Objective: This study explored the relationship between employment and recoveryin individuals with psychiatric disabilities and proposed that participants whowere employed would have higher levels of recovery than participants who werenot employed. Methods: Data were analysed from a pre-existing data-set producedin a large scale NHMRC project conducted as part of the AustralianIntegrated Mental Health Initiative (AIMhi), High Support Stream. Participantswere 344 people with a range of psychiatric illnesses who received support from11 public sector and non-government mental health organizations in Queenslandand New South Wales, Australia. Scores on the Recovery Assessment Scale (RAS)were compared between those participants who were engaged in paid employmentand those who were not. Results: The results revealed that there was no differencein total recovery scores between those who worked and those who didnot work. This finding indicated that higher recovery scores were not associatedwith participants who were employed. Also contrary to expectations, the resultsshowed that workers scored lower than non-workers on the RAS factor describedas "reliance on others" and there was a trend towards significance in the samedirection on the factor "willingness to ask for help." Conclusions and Implicationsfor Practice: Further research needs to be conducted to determine if the differencesbetween workers and non-workers on the above factors represent a personalvariable such as independence or self-determination that is associated withindividuals with psychiatric disabilities that are engaged in employment.Rehabilitation interventions aimed at increasing levels of employment in peoplewith psychiatric disabilities could improve recovery and employment outcomesthrough focusing on these personal variables.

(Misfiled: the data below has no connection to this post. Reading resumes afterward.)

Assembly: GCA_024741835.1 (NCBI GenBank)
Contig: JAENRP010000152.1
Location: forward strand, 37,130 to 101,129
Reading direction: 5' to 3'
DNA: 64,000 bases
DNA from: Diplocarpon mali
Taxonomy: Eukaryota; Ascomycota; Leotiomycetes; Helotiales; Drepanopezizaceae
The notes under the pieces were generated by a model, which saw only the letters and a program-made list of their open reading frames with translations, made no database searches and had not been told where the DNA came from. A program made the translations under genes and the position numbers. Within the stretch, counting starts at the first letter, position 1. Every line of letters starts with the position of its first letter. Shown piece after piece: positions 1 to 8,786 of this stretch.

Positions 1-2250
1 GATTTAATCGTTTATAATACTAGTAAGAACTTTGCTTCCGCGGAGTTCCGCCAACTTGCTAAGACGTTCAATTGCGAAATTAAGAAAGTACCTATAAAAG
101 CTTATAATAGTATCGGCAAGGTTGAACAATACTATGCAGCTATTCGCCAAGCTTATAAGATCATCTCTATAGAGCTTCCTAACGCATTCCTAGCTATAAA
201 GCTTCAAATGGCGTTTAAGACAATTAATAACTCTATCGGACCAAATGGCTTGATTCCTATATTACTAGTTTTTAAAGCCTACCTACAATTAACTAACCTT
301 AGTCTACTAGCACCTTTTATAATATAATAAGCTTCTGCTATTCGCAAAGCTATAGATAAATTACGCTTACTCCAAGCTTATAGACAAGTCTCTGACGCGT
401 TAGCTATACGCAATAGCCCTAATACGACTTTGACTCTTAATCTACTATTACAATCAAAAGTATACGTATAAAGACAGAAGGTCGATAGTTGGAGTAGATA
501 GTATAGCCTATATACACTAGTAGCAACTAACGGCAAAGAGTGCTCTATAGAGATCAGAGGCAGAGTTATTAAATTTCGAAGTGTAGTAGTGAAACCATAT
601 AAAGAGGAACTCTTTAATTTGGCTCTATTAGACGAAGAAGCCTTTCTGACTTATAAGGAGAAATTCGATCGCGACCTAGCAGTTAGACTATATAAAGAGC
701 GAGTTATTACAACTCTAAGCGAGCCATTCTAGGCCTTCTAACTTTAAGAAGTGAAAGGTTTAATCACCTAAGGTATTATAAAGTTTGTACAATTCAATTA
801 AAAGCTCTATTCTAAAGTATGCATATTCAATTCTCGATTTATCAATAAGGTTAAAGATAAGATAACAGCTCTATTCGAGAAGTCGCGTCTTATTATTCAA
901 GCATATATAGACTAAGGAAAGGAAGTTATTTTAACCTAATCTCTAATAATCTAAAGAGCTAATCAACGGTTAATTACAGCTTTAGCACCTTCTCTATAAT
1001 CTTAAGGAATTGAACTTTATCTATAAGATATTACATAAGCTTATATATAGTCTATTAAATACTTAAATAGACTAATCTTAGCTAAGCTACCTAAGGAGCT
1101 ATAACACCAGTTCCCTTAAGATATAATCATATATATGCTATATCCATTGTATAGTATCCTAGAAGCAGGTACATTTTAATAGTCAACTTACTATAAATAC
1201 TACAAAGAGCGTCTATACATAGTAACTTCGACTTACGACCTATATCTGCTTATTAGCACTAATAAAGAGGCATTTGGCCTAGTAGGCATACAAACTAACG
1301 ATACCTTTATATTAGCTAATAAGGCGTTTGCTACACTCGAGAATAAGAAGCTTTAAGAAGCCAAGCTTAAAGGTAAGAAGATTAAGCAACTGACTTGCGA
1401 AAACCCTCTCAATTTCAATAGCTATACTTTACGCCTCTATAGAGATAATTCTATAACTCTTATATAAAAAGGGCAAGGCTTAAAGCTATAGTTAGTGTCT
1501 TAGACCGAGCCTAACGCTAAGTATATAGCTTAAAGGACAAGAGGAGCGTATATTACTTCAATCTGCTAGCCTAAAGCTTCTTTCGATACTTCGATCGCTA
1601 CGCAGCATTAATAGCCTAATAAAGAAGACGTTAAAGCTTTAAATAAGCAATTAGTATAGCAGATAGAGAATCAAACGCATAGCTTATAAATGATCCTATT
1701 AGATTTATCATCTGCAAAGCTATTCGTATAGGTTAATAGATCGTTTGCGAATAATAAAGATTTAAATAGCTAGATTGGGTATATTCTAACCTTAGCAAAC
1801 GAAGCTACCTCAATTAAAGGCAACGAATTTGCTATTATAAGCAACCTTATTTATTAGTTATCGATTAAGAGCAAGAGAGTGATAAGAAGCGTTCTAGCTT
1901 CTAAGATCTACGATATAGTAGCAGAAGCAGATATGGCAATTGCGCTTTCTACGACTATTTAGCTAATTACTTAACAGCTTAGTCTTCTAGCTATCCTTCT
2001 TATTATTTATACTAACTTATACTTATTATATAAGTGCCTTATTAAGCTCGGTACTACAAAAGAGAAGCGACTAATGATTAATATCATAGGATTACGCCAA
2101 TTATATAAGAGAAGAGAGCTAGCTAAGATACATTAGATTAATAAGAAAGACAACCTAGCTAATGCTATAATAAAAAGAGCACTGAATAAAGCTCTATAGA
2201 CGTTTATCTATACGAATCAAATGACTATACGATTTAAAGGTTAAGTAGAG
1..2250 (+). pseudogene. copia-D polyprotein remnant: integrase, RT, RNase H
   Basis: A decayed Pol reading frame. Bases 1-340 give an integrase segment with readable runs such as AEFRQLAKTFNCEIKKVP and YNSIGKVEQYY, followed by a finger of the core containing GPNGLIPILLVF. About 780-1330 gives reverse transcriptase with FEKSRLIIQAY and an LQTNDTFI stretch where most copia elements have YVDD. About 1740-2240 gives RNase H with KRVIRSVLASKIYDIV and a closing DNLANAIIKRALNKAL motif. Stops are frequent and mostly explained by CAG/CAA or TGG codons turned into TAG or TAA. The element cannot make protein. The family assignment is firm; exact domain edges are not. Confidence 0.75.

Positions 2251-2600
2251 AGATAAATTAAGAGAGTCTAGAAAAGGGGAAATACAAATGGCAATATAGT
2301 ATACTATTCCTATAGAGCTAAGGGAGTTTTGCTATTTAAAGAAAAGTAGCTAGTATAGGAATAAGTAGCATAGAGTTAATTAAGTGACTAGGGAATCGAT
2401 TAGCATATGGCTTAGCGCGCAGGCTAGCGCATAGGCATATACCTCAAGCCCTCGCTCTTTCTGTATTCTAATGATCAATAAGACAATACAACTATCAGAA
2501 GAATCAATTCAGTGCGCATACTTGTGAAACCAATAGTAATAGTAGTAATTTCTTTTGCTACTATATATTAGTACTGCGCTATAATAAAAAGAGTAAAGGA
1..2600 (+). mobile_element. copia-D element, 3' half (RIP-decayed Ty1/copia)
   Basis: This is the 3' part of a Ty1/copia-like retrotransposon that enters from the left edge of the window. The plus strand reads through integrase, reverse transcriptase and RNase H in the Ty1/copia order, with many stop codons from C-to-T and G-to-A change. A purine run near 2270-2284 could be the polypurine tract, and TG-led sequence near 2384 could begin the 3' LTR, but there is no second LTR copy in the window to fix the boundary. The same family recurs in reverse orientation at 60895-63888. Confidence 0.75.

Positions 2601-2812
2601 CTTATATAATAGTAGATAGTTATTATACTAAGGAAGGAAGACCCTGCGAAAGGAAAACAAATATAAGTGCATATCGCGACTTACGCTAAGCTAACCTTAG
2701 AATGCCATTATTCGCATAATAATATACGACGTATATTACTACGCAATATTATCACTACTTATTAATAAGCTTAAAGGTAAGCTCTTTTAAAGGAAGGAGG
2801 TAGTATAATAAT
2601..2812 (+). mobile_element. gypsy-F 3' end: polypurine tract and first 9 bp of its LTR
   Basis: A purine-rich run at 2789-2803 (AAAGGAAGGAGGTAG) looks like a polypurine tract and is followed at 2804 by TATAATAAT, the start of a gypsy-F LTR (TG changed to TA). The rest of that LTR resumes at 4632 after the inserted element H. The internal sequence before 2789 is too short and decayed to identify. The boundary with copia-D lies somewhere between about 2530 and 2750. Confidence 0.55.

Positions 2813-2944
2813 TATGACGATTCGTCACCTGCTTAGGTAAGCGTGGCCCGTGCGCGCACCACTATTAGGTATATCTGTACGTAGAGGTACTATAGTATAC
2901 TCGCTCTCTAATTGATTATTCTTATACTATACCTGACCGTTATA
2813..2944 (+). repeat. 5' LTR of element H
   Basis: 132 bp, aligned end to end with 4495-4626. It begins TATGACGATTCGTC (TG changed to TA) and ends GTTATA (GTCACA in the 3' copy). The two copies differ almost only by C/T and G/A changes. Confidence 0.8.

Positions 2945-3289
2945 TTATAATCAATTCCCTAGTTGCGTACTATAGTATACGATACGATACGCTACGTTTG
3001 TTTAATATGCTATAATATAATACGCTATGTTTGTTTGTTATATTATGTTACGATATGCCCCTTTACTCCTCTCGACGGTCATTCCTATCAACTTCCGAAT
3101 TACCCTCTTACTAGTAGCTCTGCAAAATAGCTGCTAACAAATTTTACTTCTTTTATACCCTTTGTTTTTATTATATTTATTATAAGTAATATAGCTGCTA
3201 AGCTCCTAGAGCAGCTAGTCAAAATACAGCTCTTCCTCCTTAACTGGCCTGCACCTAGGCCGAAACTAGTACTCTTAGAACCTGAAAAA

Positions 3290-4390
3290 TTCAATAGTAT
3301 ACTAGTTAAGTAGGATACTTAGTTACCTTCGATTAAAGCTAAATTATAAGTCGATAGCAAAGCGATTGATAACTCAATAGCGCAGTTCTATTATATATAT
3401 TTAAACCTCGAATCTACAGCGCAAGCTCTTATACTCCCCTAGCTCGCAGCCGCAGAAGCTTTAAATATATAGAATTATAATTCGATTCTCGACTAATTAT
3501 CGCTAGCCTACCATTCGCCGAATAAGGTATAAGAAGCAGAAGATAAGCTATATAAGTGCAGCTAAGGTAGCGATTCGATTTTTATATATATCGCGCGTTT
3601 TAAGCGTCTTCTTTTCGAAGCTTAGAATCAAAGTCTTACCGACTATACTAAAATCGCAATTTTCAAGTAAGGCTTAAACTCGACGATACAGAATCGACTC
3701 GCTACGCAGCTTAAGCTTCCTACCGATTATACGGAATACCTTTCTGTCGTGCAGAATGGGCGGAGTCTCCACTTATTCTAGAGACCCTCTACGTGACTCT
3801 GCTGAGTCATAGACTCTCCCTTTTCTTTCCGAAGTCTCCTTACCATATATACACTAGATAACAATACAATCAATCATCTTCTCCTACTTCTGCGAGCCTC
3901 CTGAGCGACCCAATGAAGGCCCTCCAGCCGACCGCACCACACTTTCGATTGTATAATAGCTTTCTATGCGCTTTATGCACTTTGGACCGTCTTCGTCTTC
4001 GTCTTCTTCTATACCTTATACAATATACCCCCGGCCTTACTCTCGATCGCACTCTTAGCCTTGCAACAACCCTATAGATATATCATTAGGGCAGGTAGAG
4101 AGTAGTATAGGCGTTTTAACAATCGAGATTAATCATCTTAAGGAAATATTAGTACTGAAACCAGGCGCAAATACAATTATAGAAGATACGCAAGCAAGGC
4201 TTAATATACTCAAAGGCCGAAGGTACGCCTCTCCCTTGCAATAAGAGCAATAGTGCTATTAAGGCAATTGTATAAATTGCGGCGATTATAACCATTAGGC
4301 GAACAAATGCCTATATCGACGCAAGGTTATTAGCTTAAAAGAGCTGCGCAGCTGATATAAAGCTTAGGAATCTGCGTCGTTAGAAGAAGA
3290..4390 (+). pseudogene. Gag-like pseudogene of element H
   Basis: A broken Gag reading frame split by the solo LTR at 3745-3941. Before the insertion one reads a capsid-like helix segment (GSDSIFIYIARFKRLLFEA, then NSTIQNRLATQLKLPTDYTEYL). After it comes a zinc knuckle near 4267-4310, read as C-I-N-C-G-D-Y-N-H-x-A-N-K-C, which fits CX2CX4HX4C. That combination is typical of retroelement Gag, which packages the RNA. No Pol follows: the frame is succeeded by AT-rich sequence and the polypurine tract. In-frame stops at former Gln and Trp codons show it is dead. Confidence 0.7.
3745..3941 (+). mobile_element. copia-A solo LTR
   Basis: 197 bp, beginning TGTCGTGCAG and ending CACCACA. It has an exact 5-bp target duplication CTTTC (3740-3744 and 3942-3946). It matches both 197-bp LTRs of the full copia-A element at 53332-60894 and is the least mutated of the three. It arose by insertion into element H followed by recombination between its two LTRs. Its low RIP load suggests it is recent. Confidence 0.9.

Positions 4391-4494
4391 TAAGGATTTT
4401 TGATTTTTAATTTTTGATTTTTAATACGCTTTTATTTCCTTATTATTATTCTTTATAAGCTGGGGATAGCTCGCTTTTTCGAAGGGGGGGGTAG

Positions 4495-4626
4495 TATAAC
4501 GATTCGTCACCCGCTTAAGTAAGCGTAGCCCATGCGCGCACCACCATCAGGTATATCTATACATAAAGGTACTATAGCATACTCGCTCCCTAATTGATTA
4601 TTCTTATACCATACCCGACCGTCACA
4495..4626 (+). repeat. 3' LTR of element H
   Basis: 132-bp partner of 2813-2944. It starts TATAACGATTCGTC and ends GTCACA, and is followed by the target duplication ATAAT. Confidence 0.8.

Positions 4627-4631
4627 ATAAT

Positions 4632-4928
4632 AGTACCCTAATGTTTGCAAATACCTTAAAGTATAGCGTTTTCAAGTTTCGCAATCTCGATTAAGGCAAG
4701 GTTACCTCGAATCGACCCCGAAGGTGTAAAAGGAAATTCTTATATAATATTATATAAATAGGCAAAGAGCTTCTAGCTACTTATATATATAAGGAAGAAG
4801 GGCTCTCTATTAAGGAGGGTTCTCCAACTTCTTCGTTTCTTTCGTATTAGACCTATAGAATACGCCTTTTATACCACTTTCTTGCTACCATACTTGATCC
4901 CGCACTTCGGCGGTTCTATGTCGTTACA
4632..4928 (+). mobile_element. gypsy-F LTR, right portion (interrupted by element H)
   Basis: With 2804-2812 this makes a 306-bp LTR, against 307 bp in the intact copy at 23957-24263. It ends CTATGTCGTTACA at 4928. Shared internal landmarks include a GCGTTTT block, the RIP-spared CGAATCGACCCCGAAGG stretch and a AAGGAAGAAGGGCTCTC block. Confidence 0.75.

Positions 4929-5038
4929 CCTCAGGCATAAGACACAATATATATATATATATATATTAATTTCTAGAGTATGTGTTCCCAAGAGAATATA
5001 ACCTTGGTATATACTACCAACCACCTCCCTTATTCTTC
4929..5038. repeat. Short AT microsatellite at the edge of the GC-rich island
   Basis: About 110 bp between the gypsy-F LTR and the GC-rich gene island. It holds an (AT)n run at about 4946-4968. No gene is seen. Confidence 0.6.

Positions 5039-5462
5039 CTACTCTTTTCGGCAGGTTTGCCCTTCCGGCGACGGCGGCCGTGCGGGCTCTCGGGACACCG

Available at: http://works.bepress.com/tcrowe/41/